Cull says University Challenge Finals Day was a productive, confidence-inspiring experience.
“They’re not there to see you fail and they’re not there to criticise you, it’s just to give you feedback,” Cull says. “If you don’t do a good job, they’re not going to sit there and laugh at you and be mean to you, they’re just going to give you constructive feedback so you can better yourself as an adviser.”
Competing solo against teams
While Cull was part of the winning three-member Team MDM, along with fellow Deakin University students Daniel Petrov and Mitchell Bogdanov, Wright competed in the 2016 challenge solo. She handled all of the day’s events on her own, including a public speaking session.
Wright says it wasn’t necessarily her intention to enter the competition on her own, but it was a natural extension of the coursework she was doing at the University of Wollongong.
“It was a very positive day but you needed to be very dedicated and focused to last through all those challenges, particularly if you’re an individual,” she says. “If you’re part of a team, I guess you get time to switch off or enjoy and relax a little bit more during the day and just focus on your own part of the competition. But for myself, it was quite full on. I was exhausted at the end of the day.”
Almost 12 months after the event, Wright says she considers it to have been well worth the time and effort, and the experience has helped her career. She took part in the challenge before completing her degree in mid-2017 and joining Integrated Wealth Solutions.
“When I applied for this role, I was recognised because of the University Challenge, and because of the supporting media as well,” she says. “I think it helped that my team name was Erika Wright, and that was splashed everywhere. My name was recognised…That was really pleasant to find. I think it enhanced my opportunity of getting this role.”
Wright says a client case study submission that forms the basis of an entry to the challenge was embedded in the course she was doing at UoW.
“There’s the fact-find in there, and as students in the class I attended, we had to use that as the basis for our major assignment,” Wright says. “I’d done all of that already. You don’t do it in teams in the subject, you do it individually. So I entered [the challenge] individually. I just thought, ‘I’ve done all the work myself anyway.’ In hindsight, I wish someone who was a bit stronger on public speaking had been invited into my group.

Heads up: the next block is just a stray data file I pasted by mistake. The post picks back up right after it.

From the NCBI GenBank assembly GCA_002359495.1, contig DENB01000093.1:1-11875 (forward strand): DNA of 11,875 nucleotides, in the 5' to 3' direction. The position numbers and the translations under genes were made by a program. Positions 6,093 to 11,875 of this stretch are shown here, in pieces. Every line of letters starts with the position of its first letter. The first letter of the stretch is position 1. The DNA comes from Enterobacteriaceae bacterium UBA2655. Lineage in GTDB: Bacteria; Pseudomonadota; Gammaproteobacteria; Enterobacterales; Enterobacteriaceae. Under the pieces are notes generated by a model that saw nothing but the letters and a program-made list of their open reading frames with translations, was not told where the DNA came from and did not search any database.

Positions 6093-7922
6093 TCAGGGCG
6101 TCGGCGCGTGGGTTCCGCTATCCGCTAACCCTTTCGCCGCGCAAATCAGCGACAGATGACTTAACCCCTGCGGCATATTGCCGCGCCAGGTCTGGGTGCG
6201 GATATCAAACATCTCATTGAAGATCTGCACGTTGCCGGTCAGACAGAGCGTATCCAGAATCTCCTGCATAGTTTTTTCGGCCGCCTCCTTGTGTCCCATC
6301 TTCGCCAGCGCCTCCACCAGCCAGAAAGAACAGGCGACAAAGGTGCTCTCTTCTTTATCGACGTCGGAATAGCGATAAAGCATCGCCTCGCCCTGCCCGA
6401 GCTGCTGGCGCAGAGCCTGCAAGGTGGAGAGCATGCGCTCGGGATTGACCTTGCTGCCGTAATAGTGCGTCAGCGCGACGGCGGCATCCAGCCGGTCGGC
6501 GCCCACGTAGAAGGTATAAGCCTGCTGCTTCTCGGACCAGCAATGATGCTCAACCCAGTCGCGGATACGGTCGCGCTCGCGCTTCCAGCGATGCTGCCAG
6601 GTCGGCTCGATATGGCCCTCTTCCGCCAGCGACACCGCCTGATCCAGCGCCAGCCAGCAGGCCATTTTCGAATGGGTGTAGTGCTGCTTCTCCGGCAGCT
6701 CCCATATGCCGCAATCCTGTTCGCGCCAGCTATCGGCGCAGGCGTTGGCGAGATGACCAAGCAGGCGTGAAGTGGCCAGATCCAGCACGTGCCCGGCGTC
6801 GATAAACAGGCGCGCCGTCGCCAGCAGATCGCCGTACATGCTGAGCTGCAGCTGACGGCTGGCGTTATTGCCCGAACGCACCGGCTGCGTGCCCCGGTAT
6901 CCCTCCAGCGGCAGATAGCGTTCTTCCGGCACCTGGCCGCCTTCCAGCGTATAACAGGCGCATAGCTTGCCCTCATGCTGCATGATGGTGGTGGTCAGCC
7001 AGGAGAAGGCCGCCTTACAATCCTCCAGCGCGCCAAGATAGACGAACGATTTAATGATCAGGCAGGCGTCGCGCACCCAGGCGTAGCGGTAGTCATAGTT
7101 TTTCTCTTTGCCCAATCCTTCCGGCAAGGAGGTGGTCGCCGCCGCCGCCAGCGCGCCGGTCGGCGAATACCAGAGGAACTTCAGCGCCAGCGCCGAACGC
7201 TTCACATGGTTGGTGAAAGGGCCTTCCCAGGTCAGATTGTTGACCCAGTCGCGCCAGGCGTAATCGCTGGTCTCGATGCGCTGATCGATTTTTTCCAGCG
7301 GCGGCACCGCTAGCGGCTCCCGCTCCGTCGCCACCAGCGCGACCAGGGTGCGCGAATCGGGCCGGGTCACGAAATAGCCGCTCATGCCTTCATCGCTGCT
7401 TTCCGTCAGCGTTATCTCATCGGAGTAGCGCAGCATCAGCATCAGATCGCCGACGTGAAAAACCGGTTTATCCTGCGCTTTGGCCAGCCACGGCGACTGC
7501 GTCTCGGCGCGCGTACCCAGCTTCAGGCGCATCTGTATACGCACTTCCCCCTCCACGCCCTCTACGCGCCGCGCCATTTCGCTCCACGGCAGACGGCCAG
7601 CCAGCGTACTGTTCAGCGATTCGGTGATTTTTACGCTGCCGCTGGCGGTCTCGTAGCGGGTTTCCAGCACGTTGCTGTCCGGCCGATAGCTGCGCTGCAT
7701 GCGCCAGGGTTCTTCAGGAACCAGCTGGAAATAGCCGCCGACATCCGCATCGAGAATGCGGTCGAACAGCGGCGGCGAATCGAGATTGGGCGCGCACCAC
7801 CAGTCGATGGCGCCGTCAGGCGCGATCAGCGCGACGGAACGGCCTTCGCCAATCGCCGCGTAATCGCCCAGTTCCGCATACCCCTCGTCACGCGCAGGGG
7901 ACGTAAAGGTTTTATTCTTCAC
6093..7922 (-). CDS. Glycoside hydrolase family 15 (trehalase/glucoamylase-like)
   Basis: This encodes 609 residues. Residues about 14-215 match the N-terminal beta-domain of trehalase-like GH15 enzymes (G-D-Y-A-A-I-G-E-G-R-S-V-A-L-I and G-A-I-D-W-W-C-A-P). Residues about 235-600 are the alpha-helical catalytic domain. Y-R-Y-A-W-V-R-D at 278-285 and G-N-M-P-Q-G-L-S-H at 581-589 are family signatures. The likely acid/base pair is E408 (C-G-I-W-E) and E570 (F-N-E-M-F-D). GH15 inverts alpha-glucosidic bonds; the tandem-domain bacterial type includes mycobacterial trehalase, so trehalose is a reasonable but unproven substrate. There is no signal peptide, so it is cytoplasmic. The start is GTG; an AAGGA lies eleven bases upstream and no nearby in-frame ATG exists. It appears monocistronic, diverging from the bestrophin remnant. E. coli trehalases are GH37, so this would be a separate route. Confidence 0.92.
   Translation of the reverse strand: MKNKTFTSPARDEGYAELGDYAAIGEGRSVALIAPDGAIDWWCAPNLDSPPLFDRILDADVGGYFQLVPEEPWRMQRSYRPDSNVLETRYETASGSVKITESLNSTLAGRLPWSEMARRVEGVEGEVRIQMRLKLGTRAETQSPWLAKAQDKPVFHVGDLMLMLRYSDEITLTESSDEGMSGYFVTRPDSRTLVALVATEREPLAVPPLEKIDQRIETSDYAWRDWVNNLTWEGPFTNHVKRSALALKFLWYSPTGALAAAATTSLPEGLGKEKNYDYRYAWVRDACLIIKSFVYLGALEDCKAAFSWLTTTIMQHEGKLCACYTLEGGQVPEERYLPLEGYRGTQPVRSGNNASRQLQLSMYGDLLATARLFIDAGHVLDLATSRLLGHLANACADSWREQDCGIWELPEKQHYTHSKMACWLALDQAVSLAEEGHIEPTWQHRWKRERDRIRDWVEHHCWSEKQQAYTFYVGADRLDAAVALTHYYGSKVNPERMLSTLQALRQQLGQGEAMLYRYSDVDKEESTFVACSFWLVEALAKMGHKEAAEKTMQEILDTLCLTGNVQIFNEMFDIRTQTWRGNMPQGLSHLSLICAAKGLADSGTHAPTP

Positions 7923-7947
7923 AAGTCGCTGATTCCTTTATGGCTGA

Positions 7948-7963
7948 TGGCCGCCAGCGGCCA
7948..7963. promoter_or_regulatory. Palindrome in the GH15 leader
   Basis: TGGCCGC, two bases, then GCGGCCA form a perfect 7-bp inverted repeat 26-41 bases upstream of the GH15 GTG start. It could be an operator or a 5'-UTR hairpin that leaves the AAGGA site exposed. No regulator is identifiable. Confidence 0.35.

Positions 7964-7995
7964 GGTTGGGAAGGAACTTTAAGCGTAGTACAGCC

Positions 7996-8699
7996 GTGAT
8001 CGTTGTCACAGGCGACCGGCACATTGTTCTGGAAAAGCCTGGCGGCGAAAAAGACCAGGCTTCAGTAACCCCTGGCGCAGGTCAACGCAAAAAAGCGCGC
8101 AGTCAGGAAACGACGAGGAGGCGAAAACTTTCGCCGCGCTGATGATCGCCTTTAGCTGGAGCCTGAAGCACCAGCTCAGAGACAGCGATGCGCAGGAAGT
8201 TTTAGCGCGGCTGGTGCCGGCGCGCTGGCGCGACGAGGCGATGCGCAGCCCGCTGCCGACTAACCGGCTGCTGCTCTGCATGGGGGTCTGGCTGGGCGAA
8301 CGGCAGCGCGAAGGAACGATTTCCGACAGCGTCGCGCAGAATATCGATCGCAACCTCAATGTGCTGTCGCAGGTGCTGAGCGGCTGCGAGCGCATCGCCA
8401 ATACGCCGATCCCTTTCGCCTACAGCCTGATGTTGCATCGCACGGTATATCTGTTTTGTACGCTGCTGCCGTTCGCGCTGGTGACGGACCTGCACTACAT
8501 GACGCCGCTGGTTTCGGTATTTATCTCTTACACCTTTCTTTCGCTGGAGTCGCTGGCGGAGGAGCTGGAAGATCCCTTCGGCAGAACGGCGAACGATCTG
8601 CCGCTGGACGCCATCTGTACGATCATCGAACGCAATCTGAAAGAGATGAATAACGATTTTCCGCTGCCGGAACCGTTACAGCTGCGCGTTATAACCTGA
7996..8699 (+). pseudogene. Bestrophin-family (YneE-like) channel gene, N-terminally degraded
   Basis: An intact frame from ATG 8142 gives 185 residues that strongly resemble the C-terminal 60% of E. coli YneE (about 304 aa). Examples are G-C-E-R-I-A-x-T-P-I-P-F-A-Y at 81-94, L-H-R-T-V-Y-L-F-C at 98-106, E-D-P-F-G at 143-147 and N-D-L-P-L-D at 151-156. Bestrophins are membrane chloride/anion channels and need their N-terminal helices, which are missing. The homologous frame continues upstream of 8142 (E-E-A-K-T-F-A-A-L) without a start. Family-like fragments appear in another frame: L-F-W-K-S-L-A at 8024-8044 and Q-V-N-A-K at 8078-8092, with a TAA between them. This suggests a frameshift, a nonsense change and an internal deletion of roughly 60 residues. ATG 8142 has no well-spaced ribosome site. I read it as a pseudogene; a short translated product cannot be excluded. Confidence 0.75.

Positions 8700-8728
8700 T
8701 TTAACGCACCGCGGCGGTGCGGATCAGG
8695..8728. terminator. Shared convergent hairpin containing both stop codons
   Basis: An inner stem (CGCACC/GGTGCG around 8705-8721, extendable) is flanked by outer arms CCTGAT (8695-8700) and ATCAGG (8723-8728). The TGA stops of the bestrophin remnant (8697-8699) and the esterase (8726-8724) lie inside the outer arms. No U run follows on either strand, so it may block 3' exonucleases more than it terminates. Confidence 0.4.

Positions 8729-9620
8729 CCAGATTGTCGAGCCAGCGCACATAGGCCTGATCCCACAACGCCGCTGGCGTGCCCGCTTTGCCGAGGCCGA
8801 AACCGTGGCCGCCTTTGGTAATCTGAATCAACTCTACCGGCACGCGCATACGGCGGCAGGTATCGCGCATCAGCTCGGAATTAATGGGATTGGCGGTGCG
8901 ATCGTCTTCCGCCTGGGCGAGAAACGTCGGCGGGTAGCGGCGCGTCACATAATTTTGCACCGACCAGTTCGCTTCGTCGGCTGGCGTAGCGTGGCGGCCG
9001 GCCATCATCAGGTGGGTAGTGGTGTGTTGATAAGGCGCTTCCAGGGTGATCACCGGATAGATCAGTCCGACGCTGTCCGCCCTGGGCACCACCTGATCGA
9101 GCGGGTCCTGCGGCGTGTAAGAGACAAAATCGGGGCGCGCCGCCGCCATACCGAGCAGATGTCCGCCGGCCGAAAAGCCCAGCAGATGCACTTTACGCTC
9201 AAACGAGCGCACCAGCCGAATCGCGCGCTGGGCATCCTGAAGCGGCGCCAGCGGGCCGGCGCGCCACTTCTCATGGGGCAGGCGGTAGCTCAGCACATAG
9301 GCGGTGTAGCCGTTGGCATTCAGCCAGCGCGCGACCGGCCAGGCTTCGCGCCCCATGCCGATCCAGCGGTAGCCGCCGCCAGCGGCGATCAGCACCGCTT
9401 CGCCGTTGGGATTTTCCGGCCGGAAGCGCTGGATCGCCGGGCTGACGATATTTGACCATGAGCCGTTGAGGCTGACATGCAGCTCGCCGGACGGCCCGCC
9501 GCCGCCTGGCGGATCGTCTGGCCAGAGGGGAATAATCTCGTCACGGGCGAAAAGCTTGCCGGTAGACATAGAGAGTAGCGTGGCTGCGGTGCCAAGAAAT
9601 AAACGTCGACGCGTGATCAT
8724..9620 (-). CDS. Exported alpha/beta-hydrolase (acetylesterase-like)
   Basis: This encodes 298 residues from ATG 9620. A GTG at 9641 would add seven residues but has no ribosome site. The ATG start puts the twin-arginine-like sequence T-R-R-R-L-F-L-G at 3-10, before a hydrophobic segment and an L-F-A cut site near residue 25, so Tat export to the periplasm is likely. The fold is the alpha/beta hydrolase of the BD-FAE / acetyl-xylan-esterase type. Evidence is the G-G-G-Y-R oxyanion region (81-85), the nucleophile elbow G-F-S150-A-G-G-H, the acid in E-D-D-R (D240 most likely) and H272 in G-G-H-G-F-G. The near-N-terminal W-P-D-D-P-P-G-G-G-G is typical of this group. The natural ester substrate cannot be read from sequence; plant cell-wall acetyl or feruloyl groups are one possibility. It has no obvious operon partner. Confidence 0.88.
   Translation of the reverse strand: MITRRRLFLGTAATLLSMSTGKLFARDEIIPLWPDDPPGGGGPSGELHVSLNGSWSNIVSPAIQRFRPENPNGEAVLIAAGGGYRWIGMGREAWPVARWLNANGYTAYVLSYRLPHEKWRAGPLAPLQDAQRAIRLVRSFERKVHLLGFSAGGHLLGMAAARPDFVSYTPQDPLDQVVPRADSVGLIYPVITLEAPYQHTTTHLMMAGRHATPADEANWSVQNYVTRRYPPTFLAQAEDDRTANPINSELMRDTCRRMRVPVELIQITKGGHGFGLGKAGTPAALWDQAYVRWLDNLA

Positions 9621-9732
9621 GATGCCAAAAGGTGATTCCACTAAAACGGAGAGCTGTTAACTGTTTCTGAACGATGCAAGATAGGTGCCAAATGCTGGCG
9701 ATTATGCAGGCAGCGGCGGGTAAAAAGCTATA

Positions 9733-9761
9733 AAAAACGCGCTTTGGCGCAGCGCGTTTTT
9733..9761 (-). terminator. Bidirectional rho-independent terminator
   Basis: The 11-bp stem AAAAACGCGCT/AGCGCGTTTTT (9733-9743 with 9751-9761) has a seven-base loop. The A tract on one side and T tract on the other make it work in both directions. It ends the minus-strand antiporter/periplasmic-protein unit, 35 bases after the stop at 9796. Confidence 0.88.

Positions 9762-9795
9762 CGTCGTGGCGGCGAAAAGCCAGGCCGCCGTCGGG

“I was fully prepared for it and I psyched myself up, but as soon as I was standing there in front of the judges, I kind of caved a little bit. I haven’t watched that video. I can’t.”
Wright says the experience of Finals Day and her mock client interview, which involved presenting a financial plan and strategy and associated aspects of compliance, were instructive on how to make sure clients understand recommendations, and why recommendations must be in the clients’ best interests.
“Those sort of things that are fundamental to a planner, they have helped me now,” she says. “I know a lot of people thought [feedback from the judges] was quite harsh, but I love that constructive criticism. You can speak to me quite frankly and I’m not going to get upset. I take it on and I try to incorporate that into my style. I found that really beneficial, the feedback from the judges.”
Wright says conducting the interview in front of an audience and judges was daunting, but dealing with clients holistically is one of the most appealing aspects of the job.
“You’re having discussions with them about even general interests that they have,” she says. “That’s got nothing to do with the strategies they’re recommended, it’s just, ‘What have they been doing?’ ‘What are they doing on the weekend?’ or ‘How are the kids?’ All of those things. That was a big part of the [University Challenge] marking criteria last year but, from discussions I had after, I think it changes each year.”